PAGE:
Apple has seen down years and no-growth years in the past as well. Overall, the revenue trend has been upward, but the last two years aren’t very representative of Apple’s historic business growth. As shown earlier, the pandemic was a boon for Apple, whereas its sales growth has been rather moderate in prior years, with some ups and downs in between:
That’s not really surprising — after all, Apple mostly is a hardware consumer goods company, and those tend to experience ups and downs, while growth generally isn’t outrageously high. And that can work out well for shareholders if shares are purchased at reasonable valuations. That’s where one of Apple’s current issues comes from: AAPL stock is too expensive, and one might argue it’s almost priced for perfection.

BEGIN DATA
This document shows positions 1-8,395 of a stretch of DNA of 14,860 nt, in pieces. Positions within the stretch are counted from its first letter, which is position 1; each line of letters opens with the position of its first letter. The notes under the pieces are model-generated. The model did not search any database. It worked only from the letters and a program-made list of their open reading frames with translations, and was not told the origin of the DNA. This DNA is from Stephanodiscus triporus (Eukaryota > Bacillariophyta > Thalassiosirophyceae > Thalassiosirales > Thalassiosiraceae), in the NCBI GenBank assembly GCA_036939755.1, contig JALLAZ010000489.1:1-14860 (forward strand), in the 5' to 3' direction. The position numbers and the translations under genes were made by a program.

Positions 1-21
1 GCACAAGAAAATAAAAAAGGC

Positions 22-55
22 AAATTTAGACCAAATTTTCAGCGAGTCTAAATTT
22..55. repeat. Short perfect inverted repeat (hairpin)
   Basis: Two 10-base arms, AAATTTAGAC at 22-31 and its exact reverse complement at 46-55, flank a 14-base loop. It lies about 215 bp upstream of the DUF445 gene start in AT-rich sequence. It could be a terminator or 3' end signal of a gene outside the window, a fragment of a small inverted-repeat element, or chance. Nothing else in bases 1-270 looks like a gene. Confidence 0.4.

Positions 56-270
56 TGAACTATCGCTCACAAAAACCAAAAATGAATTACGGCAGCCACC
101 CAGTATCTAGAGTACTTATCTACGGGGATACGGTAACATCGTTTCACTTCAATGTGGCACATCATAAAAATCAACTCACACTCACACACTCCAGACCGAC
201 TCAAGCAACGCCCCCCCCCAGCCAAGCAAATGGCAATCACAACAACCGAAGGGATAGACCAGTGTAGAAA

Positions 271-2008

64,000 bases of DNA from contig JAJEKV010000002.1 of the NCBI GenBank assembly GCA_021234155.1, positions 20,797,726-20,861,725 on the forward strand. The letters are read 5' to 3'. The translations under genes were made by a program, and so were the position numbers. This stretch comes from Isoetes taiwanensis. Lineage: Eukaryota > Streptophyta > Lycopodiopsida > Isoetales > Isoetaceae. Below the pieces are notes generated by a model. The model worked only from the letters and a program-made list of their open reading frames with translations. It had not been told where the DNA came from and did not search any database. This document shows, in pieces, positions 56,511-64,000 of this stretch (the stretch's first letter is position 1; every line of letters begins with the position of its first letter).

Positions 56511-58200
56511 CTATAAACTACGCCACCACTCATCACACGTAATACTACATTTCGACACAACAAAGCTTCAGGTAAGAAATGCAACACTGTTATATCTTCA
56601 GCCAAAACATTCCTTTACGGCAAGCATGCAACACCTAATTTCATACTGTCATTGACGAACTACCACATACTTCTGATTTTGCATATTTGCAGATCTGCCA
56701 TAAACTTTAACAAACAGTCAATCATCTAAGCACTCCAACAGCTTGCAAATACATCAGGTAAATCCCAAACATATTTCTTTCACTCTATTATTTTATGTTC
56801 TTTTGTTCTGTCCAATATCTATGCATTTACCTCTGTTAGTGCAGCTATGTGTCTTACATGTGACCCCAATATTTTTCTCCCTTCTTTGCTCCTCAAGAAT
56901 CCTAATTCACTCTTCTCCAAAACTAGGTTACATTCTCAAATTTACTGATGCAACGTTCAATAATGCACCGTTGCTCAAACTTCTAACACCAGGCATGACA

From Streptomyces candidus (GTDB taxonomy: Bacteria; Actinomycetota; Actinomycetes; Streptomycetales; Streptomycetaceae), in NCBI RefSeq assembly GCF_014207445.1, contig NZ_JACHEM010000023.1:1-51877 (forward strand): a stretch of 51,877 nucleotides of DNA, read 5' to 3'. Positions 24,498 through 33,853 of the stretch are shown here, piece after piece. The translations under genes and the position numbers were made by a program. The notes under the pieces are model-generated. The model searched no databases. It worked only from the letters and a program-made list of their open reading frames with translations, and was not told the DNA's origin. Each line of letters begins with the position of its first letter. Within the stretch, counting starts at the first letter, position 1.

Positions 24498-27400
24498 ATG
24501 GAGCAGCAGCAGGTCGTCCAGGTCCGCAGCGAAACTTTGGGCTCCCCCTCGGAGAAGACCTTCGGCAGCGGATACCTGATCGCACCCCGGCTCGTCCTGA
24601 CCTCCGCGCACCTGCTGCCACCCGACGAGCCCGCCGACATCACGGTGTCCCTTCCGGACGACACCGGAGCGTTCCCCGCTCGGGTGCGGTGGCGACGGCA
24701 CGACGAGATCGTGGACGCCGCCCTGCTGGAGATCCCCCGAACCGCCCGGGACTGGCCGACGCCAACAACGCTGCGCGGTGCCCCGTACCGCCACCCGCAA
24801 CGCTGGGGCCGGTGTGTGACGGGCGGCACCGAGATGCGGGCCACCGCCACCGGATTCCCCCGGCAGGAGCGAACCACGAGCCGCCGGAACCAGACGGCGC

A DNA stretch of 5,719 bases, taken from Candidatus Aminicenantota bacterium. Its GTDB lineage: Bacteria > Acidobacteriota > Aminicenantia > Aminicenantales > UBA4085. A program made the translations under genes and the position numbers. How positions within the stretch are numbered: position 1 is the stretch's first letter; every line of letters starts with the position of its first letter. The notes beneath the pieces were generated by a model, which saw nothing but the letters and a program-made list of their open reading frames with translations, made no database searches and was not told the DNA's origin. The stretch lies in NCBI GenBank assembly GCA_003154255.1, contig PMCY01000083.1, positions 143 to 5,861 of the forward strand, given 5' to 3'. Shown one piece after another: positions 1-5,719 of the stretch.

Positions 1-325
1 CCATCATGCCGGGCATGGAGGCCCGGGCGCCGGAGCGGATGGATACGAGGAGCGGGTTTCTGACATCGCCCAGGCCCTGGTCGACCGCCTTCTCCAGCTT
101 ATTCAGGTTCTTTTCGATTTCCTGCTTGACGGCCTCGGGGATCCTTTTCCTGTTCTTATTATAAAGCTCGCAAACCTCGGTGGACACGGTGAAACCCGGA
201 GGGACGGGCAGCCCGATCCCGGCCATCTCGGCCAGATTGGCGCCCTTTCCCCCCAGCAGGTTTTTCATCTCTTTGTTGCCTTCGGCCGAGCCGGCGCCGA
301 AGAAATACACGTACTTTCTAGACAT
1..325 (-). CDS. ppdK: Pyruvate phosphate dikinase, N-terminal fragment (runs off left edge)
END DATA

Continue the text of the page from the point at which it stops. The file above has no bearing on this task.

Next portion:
When an at least somewhat cyclical hardware consumer goods company that is mostly active in more or less mature markets (the smartphone market isn’t growing much these days) is priced for perfection, that can cause considerable downside potential. Apple clearly is experiencing major headwinds from the macro environment right now, as inflation and an economic downturn hurt its sales potential due to consumers becoming more reluctant to buy high-priced tech products. If Apple was valued at 10x earnings or 15x earnings, that wouldn’t be a major issue — but Apple is going into this downturn at a historically high valuation: